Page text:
Understanding Nanomedicine:  An Introductory Textbook
By Rob Burgess, PhD
Copyright 2011. Pan Stanford Publishing.  All Rights Reserved.
To the Professor

As I researched the currently available textbooks covering the basic principles, applications and promise of nanotechnology as it applies to medicine, I noted a dearth of introductory material tailored specifically for students.  While a number of comprehensive books exist outlining the promise of the nanosciences as they apply to medical applications, including most recent advances in medical research, these texts fail to properly introduce the student to nanoscience and nanotechnology as it applies first to biology and to potential therapeutics and diagnostics applications.  Thus this text is devoted to the basic principles of nanotechnology, focusing on nanomaterials and nanoparticles, as with respect to the whole of nanoscience, these sectors hold the most promise for the future of medicine.  It is tailored towards real-world applications of medical nanotechnologies with a heavy emphasis on specific examples from the existing literature available in this area.  It is NOT (with the exception of Chapter 10) a compilation of thoughts and essays describing what may occur in the realm of nanomedicine in the distant future.  The book is written at an introductory level to allow the student to have a firm grasp of the principles of nanotechnology first, followed by the relationship between nanoscience and biology, and ending with the majority of the text outlining medical applications.  As much of the content is not considered to be central scientific dogma but rather exciting yet preliminary research, the text is often written in review format, giving full credit to researchers for their published findings and citing appropriate scientific articles.  As the scientific discipline of medical nanoscience matures it is anticipated that this text will mature into a more basic and fundamental description of the field as is the case for biology or chemistry.


I have organized the contents of this book to emphasize the basic principles of nanotechnology and how they might apply to the betterment of mankind through an improvement in human health.  I point out that nanoscience, like all disciplines, is not an exact science, and that much of the material presented is based on hypothesis and backed up by experimental results.  A great deal of emphasis is placed on the published experimental research and results of key leaders in the field.  To accomplish this task, I have included:


  • A comprehensive description of the basic principles and definitions of nanoscience and nanotechnology.


  • A breakdown in the origins and chemical makeup of some of the most widely used nanomaterials and nanoparticles in medical research.


  • A concentrated focus on detailing the relationship between nanoscience and biology.


  • Descriptions of and principles behind the most high profile nanotechnologies, nanomaterials and nanoparticles currently studied for applications in medicine.


  • An extensive review of the top five areas of therapeutic focus involving nanotechnology.


  • An entire section on in vivo targeting of nanoparticles utilizing cell type-specific ligands.


  • A breakdown of the principles behind the use of nanoparticles in thermal ablation therapy, emphasizing the most high-profile published examples.


  • An overview of the use of nanoparticles to deliver drugs in vivo.


  • Descriptive explanations behind the principles and detail on the use of nanomaterials and nanoparticles as contrast agents in medical diagnostic applications.

  • A glimpse into the future of nanomedicine and what the student can expect may evolve regarding nanotechnology based diagnostics and therapeutics, finishing with the intriguing concept of the "Singularity."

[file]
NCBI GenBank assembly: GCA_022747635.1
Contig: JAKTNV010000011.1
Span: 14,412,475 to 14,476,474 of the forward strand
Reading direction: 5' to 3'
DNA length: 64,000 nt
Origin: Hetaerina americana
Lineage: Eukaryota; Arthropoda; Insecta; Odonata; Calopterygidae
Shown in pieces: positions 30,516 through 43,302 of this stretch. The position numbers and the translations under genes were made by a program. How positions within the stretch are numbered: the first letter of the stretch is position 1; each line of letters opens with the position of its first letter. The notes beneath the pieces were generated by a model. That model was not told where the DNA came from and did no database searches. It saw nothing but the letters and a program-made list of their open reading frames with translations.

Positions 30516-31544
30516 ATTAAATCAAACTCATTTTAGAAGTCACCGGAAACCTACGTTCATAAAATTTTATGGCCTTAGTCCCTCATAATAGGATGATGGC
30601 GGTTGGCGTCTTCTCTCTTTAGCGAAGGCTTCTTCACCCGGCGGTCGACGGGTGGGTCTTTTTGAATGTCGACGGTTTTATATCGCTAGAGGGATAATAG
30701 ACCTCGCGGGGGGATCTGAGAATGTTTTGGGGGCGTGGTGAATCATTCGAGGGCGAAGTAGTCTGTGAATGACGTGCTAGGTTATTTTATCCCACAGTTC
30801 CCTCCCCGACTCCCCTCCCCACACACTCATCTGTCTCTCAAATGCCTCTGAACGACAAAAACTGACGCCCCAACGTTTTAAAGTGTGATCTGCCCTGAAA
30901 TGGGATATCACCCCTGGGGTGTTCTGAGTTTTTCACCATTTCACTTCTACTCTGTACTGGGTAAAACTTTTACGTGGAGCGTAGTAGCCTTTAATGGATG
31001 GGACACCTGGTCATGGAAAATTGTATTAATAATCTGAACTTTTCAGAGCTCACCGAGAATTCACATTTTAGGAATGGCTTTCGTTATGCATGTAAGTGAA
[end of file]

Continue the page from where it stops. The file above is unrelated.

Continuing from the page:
This book is organized to naturally transition from a basic understanding of the principles, including physics, behind, for example, nanoparticles and nanomaterials to how these principles might be exploited and used to treat or at the very least efficiently diagnose human disease or anomalies.  Each chapter introduces topics and vocabulary at a very basic level and transitions to more advanced coverage as the student's knowledge level matures.


Chapter 1 begins with an overview of the origins of nanoscience and nanotechnology and progresses to explain the physical principles behind nanostructures and nanotools.  Although not related to medicine, industrial applications of both nanostructures and nanotools are cited as examples to give the student a firm understanding of not only the benefits of nanoscience but how the physics of nanotechnology can be exploited for gain.  The chapter finishes with a shift in focus towards the relationship between nanoscience and biology thus introducing the student to the major focus of this book.


In Chapter 2 I home in on the basic potential for nanotechnology, centered around nanoparticles and nanomaterials, to impact therapeutics, specifically that in relation to cancer.  A breakdown in the types of nanoparticles currently being explored for cancer treatment primarily via hyperthermia is presented, with specifics on different modes of action.  In this section I describe the physics, principles and therapeutic concepts behind the use of nanoparticles, combined with external fields for thermal ablation.  This is followed by a comprehensive breakdown of targeting nanoparticle to specific sites for tumor cell ablation outlining targeting agents and targeting moiety attachment.  The chapter finishes with an overview of the use of nanoparticles for anticancer drug delivery, describing both locally and intravenously applied therapeutic platforms.


Chapter 3 focuses on nanotechnology-driven tissue engineering applications such as scaffolds for tissue repair.  It begins with a breakdown of the most high-profile types of nanofibers used in scaffold development and details their compositions.  This includes both natural and synthetic examples.  Techniques for the synthesis of certain nanofiber types are described such as electrospinning and the chapter concludes with real-world examples of nanofiber applications in tissue engineering such as for bone and vasculature repair.